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EditorialsUpFront 07/21

UpFront 07/21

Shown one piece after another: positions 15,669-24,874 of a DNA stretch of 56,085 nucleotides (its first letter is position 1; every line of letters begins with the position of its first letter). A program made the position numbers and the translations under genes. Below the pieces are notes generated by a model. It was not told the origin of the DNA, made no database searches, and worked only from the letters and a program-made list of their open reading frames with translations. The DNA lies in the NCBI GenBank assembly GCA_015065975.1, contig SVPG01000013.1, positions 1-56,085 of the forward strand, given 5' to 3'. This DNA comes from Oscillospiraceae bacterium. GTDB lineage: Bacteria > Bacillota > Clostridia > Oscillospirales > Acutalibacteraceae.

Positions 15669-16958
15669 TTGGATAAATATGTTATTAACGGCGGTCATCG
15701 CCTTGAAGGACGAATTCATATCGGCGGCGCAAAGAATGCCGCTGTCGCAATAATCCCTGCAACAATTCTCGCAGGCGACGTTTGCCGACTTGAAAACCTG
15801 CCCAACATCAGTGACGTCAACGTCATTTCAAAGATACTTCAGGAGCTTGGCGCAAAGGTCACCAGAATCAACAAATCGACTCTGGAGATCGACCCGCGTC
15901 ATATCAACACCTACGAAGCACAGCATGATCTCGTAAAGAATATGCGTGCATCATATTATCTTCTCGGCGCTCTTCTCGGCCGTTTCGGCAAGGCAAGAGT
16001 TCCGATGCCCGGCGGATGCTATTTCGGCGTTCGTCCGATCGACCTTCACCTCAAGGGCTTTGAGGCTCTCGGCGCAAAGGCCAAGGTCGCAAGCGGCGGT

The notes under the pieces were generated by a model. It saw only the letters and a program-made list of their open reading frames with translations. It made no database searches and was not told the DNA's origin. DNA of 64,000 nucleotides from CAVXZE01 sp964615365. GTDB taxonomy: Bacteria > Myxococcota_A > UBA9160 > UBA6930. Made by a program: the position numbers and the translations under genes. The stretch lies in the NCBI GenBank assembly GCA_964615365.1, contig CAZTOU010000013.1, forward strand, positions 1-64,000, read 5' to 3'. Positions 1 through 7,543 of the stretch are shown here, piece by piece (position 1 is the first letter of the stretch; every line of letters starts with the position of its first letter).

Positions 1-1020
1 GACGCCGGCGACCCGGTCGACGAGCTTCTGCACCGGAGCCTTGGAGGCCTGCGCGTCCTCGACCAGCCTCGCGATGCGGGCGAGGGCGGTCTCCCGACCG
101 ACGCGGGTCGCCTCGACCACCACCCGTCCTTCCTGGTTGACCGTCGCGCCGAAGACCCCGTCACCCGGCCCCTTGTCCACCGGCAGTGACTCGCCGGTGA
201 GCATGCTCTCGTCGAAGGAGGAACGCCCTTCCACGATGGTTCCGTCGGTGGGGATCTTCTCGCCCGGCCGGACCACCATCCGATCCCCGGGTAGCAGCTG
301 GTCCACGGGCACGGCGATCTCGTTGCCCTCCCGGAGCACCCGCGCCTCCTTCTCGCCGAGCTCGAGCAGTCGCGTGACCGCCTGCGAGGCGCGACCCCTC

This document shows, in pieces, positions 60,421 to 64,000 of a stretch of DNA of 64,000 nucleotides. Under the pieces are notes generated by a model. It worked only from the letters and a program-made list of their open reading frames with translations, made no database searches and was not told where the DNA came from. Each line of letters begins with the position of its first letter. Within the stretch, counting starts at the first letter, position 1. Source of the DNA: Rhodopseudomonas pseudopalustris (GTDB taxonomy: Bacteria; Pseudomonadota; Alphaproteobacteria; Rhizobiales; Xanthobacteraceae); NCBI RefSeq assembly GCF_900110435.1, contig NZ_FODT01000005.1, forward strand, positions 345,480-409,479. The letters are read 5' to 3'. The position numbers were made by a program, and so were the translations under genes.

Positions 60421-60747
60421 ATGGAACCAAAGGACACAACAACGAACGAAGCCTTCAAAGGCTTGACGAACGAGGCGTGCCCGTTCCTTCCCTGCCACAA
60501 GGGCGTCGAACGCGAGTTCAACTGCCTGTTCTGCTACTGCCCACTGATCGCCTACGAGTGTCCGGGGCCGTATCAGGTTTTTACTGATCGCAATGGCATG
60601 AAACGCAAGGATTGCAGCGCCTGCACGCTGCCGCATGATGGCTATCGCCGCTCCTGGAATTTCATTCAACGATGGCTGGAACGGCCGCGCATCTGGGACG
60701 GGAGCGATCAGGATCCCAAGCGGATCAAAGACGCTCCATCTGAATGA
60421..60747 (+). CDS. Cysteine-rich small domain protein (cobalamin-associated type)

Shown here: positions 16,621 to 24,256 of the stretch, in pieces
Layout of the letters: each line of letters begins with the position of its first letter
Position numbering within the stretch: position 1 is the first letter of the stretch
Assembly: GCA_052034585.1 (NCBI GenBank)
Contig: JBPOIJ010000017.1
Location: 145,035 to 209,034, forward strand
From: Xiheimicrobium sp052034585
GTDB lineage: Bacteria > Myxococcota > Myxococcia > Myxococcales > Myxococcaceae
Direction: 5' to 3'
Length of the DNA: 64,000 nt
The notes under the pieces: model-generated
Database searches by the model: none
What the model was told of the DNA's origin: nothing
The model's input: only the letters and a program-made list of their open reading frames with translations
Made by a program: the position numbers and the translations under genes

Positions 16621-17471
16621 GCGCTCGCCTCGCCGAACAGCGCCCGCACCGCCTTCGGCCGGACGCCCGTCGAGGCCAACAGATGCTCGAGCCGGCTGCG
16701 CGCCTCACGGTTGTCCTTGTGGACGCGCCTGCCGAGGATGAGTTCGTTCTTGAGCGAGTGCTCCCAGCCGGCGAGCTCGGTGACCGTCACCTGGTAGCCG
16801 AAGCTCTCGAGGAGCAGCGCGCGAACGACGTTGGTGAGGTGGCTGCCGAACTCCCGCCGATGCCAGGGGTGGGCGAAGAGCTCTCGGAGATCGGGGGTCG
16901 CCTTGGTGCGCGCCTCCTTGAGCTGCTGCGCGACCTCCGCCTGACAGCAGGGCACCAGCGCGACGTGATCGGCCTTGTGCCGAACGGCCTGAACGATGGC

Business and brand names have been a source of fascination for many of us over the years and whilst the bulk of names were based on something relevant to their products, such as Our Price Records, Opal Fruits, or Tie Rack, to name a few that no longer exist, there were many whose titles were more obscure. This month Etsy snapped up Depop for a reported $1.6bn. The founders of both businesses have said that their company names have no particular meaning. Robert Kalin, one of the founders of Etsy, is quoted as saying he ‘wanted a nonsense word’ because he wanted to build the brand from scratch. While Depop founder, Simon Beckerman, told Esquire magazine that the name ‘doesn’t really mean anything’. Today, those ‘meaningless’ names represent serious money in the bank for the owners of both companies. Other names like Zippo lighters for example came because the founder liked the word ‘zipper’, while ‘Google’ came about because of an accidental misspelling of the word googol. Researching the closed pubs and the new businesses in and around the Marshwood Vale recently, I was struck by the brightness of some of the new additions. Bar and restaurant names have changed from the likes of the Fisherman’s Arms and the Victoria Inn to Dorshi, Soulshine, Hoppiness, and Bowlcut. In the past, the names came from sources that included historic events, sports, trades, or animals—The Trafalgar, The Bat & Ball, The Mason’s Arms, or The Red Lion. The longest pub name is reported to be ‘The Old Thirteenth Cheshire Astley Volunteer Rifleman Corps Inn’ in Stalybridge in Greater Manchester. The town also boasts the pub with the shortest name, ‘The Q Inn’. I love the newness and positivity of modern business names but the traditional side of me also likes a name that is easily understood. A pub I spent a lot of time in during my youth was called ‘The Hideout’. It was a name inspired by the idea of a haven from the outside world, but also because when the public phone rang in the lounge bar, at least three people would turn around and in a loud whisper say: ‘I’m not here!’ If truth be told, in some cases they really hadn’t a clue where they were.

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